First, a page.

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  • Melissa Trier Kirk, Viola

A Fiddler on the Roof and an Accordionist in the Pit

An accordion in the Lyric Opera Orchestra is a rare occurrence. We’ve been fortunate to have consummate accordionist Ronnie Kuller with us for Fiddler On The Roof to add her special sound and flair to the score. She was kind enough to share her story with violist Melissa Trier Kirk.


M: How did you start playing the accordion and what drew you to the instrument?


R: A year or so out of college, I started hearing accordion music in my head, and instead of seeking psychiatric help, I persuaded my wonderful dad to buy me an accordion, which he was happy to do. We found my beautiful blue Galanti in a music store in Tel Aviv. I just love the feel of the accordion and the way it can sustain and shape phrases; it feels a little bit like a piano and a violin put together. And I am in love with the musette on my Galanti,it has just the right amount of shimmer.

(note: musette tuning on an accordion is a way to thicken the sound by having one of two reeds that produce a given pitch tuned slightly higher than the other. When played together, the two ‘out of tune reeds’ will fight each other producing a rich waa sound.)

M: How does it feel to play in the pit?


R: It’s like a dream come true! I always loved playing in orchestras (I played violin and piano growing up) but I’ve never played accordion in an orchestra until now. And this orchestra is just phenomenal. I can’t believe I get to do this. To get to be a part of this sound is a feeling I will never forget.

(side note: Fiddler on the Roof (in Hebrew) was the first play my parents saw together just after they were married - that was fifty-seven years ago.)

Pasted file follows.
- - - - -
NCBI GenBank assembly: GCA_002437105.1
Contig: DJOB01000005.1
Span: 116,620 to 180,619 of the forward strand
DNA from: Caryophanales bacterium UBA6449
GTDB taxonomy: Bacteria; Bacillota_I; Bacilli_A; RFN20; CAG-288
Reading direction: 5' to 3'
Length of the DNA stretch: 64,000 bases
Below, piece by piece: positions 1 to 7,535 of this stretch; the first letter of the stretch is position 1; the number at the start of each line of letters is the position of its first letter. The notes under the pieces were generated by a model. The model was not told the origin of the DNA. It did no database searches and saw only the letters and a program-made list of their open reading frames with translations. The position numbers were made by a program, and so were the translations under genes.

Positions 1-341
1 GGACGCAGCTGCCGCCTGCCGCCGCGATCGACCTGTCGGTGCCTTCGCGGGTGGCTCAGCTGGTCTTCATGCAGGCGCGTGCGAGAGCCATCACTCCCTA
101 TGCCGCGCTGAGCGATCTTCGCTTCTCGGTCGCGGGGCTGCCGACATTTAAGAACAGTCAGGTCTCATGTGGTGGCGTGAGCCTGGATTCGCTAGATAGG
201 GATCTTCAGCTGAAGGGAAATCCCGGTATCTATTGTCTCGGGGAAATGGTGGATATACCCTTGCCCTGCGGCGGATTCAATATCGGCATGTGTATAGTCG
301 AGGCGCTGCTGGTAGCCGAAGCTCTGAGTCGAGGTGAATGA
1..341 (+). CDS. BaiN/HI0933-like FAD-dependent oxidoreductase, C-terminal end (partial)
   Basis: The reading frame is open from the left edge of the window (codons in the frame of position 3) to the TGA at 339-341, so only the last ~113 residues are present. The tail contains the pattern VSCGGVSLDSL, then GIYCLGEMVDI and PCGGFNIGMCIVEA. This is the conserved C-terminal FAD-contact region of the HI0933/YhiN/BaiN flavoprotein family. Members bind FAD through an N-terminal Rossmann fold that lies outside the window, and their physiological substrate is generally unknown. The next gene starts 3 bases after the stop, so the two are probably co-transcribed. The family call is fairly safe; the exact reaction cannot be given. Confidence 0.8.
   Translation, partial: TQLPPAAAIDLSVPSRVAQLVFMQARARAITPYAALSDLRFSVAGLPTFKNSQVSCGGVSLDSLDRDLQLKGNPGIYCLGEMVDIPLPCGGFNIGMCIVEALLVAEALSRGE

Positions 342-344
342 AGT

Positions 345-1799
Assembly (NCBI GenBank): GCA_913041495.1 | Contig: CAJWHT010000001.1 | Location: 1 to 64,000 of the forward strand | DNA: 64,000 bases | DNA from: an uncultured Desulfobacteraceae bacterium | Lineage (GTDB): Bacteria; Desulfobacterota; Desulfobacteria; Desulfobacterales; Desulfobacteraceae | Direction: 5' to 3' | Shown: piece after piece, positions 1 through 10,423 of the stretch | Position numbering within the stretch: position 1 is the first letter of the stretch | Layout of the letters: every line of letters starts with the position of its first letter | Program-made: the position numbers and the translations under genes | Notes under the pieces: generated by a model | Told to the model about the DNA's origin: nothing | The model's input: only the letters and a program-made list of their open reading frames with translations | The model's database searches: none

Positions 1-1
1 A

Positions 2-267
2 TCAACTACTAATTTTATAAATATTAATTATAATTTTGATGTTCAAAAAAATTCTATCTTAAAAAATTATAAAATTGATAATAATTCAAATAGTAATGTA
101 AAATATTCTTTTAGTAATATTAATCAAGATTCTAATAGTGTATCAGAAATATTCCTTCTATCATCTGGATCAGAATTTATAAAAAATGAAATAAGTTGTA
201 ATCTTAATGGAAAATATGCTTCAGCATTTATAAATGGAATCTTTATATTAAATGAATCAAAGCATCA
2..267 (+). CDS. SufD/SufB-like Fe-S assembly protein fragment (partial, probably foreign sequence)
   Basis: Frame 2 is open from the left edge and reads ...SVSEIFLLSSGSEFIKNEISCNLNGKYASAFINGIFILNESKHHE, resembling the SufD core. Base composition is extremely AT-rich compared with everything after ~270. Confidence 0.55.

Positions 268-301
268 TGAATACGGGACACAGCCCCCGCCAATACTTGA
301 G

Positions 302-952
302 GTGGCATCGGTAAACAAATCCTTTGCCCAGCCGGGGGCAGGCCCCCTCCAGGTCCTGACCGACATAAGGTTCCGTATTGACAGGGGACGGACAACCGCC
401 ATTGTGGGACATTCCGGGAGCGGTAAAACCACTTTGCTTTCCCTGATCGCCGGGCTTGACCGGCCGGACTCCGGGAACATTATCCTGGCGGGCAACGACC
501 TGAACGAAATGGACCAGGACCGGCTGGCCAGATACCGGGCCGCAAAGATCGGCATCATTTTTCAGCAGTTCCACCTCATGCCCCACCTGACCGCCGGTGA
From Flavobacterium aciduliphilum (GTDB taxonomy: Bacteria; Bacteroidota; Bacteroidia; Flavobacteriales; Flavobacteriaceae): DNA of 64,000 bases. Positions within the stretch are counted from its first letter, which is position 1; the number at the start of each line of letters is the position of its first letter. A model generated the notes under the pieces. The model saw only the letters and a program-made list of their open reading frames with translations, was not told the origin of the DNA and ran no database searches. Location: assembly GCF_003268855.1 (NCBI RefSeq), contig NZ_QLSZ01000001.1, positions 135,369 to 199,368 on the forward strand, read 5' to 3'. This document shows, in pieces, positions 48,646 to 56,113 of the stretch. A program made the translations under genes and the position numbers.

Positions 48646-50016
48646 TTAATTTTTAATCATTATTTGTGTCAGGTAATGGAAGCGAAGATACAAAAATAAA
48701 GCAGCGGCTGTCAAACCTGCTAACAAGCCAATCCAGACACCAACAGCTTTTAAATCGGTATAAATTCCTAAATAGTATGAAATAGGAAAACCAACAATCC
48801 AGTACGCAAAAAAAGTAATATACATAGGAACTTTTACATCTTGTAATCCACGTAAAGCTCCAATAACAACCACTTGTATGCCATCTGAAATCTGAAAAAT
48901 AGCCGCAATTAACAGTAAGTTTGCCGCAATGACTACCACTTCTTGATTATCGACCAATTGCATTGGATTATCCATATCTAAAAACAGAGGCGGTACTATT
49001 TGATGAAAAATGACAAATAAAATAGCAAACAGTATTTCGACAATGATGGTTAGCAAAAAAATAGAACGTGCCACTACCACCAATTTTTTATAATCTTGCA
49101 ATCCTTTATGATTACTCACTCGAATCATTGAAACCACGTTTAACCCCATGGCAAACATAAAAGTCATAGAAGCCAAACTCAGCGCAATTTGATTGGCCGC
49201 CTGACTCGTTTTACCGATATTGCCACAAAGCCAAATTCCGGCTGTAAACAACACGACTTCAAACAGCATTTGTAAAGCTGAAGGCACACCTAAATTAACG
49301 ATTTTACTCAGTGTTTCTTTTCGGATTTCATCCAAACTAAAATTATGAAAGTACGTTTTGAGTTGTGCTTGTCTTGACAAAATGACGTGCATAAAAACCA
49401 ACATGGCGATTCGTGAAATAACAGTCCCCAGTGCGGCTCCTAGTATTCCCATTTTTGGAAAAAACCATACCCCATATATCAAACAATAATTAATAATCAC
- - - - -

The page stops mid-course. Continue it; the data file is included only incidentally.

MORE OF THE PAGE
M: What kind of music do you play on the accordion when you’re not at the opera?


R: I accompany Tom Musick,who is an incredible singer and songwriter. I’ve played piano with him for years, but when things got too pandemic-y we took our show outside, and I have been playing accordion instead. His songs are sort of french-influenced cabaret, and the accordion brings out the Frenchiness. We’re putting out an album next spring!


I play in a band called Escargatoire; we play slow songs, mostly about snails. Our instrumentation is accordion, violin, double bass, and ukulele/vocals, and we play a gig about every year or two, maintaining a snail’s pace.


Lyric violinist Katie Brauer and I have grand plans of making something wonderful happen with accordion and violin… stay tuned!


But mostly when I’m not at the opera, I’m arranging and composing. My friend Emmy Bean and I are working on presenting the art songs of Elizabeth “Connie” Converse. There will be a concert in the springtime that we’re putting together along with the folks at 5th Wave Collective; I’m writing some chamber arrangements, which has been a lot of fun.


M: Do you have a favorite story about playing the accordion?


R: My husband plays traditional Irish music; he plays flute and Uillean pipes. Our favorite combination for duets is flute and piano, but one day we tried bagpipe and accordion together. Immediately the skies turned green, tornado sirens started wailing, and a minute later a derecho swept through Chicago. It definitely felt like a cosmic warning to never attempt such a combination again!



Ronnie Kuller, accordion

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